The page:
There have been two significant developments in the recusal situation over the Covert development and Council member Kara King, who lives in Falconhead West.
Following on from the unexpected recusal on the matter by Paul Kline and his subsequent resignation the matter was apparently discussed in Executive Session at Council on September 10th. Today (September 11th) Kara King confirmed she would not be recusing herself via her Facebook Group (HERE) - stating "I have been asked many times, by many of you, for a statement on whether or not I will recusing myself on the proposed Covert submission. I will not be recusing because the effect on my property is not distinguishable from anyone else in the community. Please contact me personally if you have any questions". King gave us permission to quote from her FaceBook page.
Today the City issued a long Press Release (see below) containing the State Code on the issue and additonal opinion (presumably from the City Attorney but the City will not confirm that) on recusals.
It throws little light on why Paul Kline recused himself but does appear to place responsibility for recusal (both the choice and the reason) squarely on the individual.
City of Bee Cave
September 11, 2013
Recently several questions have been raised regarding the circumstances that require a member of the city council or the city staff to recuse themselves from voting or participating in a matter. State law and the City’s Ethics ordinance govern these situations.
Section 171.004 (a)(2) of the Texas Local Government Code states the following:“Sec. 171.004. AFFIDAVIT AND ABSTENTION FROM VOTING REQUIRED. (a) If a local public official has a substantial interest in a business entity or in real property, the official shall file, before a vote or decision on any matter involving the business entity or the real property, an affidavit stating the nature and extent of the interest and shall abstain from further participation in the matter if:
(1) in the case of a substantial interest in a business entity the action on the matter will have a special economic effect on the business entity that is distinguishable from the effect on the public; or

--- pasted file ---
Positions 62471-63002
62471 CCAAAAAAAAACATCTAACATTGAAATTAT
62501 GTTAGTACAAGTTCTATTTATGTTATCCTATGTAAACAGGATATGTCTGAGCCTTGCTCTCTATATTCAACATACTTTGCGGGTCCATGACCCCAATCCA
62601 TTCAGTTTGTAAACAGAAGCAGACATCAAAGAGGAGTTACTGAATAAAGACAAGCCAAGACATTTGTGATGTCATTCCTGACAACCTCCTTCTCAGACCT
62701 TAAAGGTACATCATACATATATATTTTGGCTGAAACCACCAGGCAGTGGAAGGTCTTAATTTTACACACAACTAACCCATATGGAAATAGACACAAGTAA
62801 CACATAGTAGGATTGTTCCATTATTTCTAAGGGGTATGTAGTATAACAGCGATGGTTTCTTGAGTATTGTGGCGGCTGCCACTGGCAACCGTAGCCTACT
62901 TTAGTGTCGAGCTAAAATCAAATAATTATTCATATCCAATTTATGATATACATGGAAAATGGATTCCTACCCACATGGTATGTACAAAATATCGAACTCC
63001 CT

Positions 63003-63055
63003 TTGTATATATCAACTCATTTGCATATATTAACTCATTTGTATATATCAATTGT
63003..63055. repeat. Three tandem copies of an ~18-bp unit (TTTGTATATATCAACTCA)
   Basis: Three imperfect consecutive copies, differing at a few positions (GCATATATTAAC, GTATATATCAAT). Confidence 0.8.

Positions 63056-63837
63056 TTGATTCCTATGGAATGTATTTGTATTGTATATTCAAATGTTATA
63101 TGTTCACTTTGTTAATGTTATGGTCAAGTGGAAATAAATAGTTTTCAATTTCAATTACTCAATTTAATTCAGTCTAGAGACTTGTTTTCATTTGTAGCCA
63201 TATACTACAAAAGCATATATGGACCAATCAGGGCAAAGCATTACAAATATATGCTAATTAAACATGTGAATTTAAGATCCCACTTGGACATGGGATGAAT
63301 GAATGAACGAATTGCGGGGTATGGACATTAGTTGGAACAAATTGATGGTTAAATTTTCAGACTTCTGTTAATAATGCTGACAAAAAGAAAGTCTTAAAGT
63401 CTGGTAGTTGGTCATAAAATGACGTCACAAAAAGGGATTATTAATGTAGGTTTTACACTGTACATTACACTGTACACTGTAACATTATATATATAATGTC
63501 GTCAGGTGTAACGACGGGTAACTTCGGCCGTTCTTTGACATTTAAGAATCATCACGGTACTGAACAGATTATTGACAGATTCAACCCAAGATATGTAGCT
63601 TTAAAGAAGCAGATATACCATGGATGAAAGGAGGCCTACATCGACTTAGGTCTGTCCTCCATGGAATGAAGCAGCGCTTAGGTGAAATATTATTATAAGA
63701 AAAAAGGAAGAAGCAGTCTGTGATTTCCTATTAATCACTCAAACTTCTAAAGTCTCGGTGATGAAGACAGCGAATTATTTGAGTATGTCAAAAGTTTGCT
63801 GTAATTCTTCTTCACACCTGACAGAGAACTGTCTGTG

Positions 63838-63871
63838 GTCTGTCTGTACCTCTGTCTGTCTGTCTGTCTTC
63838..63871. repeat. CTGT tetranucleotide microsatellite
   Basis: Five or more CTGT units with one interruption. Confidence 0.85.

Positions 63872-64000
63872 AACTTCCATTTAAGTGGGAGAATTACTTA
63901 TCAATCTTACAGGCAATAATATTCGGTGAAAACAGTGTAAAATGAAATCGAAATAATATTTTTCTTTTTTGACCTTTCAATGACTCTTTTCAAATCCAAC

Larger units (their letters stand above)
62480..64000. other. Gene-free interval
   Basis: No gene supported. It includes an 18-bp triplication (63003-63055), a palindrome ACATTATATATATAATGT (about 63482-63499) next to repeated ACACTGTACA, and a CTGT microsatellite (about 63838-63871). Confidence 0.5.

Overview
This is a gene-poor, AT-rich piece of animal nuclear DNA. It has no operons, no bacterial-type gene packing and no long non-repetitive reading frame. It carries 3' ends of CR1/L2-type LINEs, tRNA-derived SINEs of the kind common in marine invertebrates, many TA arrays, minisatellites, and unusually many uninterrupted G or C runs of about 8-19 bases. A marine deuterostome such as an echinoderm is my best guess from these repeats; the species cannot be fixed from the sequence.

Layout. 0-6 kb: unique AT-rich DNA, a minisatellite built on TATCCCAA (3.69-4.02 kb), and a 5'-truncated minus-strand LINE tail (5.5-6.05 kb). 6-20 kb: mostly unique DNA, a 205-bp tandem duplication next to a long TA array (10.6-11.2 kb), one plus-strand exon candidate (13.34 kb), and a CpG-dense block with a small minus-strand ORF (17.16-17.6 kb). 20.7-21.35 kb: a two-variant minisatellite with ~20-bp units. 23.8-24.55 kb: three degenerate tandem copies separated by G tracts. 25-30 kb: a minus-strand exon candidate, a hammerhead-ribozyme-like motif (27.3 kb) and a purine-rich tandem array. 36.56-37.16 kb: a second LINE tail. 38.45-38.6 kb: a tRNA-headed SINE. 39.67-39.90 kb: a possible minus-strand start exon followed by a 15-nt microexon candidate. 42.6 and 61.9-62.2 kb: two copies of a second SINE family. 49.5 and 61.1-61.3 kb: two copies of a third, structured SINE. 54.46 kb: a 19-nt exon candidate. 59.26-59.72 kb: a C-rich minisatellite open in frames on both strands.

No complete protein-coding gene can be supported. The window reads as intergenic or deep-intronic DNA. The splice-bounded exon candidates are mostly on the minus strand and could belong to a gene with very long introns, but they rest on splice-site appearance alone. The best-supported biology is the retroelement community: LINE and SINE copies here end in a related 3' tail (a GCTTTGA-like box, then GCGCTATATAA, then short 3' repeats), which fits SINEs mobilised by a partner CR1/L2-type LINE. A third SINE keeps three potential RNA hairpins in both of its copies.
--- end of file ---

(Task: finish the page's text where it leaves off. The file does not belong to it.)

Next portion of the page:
(2) in the case of a substantial interest in real property, it is reasonably foreseeable that an action on the matter will have a special economic effect on the value of the property, distinguishable from its effect on the public.
(b) The affidavit must be filed with the official record keeper of the governmental entity.
(c) If a local public official is required to file and does file an affidavit under Subsection (a), the official is not required to abstain from further participation in the matter requiring the affidavit if a majority of the members of the governmental entity of which the official is a member is composed of persons who are likewise required to file and who do file affidavits of similar interests on the same official action.”
A Councilmember or other public official who owns real property in the city may often own a substantial interest in the real property. However, merely owning real property that meets the definition of a substantial interest pursuant to the statute does not trigger the requirement to file an affidavit and abstain from voting. The upcoming decision of the public official or the prospective vote of the councilmember must confer a “special economic effect” on the property in question that is separate and distinct from the public generally. The special economic effect can be either positive or negative. Whether or not a vote on a particular matter will confer or will not confer a special economic interest is in many cases a subjective determination. The location of the real property in relationship to the matter requiring the vote is only one factor. Statements made by a councilmember or public official in advance of a vote or decision or other factors can sometimes be inferred to mean that the councilmember or public official believes that the matter under consideration will be detrimental (or conversely beneficial) to the councilmember’s or public official’s property and thereby can raise a question that the impending vote may confer a benefit or be detrimental to the property of the councilmember or public official that is distinguishable from the public generally. Generally speaking when a vote is called for in a zoning or land use type case and the public official or council member’s property is located within 200 feet of the property affected by the vote, the council member or public official is more likely to have a special economic interest that is separate from the public generally. In such cases, state law requires that notice of the pending action be given to property owners within 200 feet and the presumption therefore is that landowners that are required to be notified are thereby presumed to be affected by the pending action.
The Conflict of Interest statute cited above is enforceable against individual public officials or an individual councilmember. For this reason the City does not make nor advocate decisions regarding whether a particular councilmember or public official should or should not file a conflicts affidavit or whether the person does or does not have a conflict of interest. These decisions are made by the individual involved.
In the event that a majority of council members file conflict of interest affidavits, subsection (c) of Section 171.004 provides that in that event then each council member can participate in voting.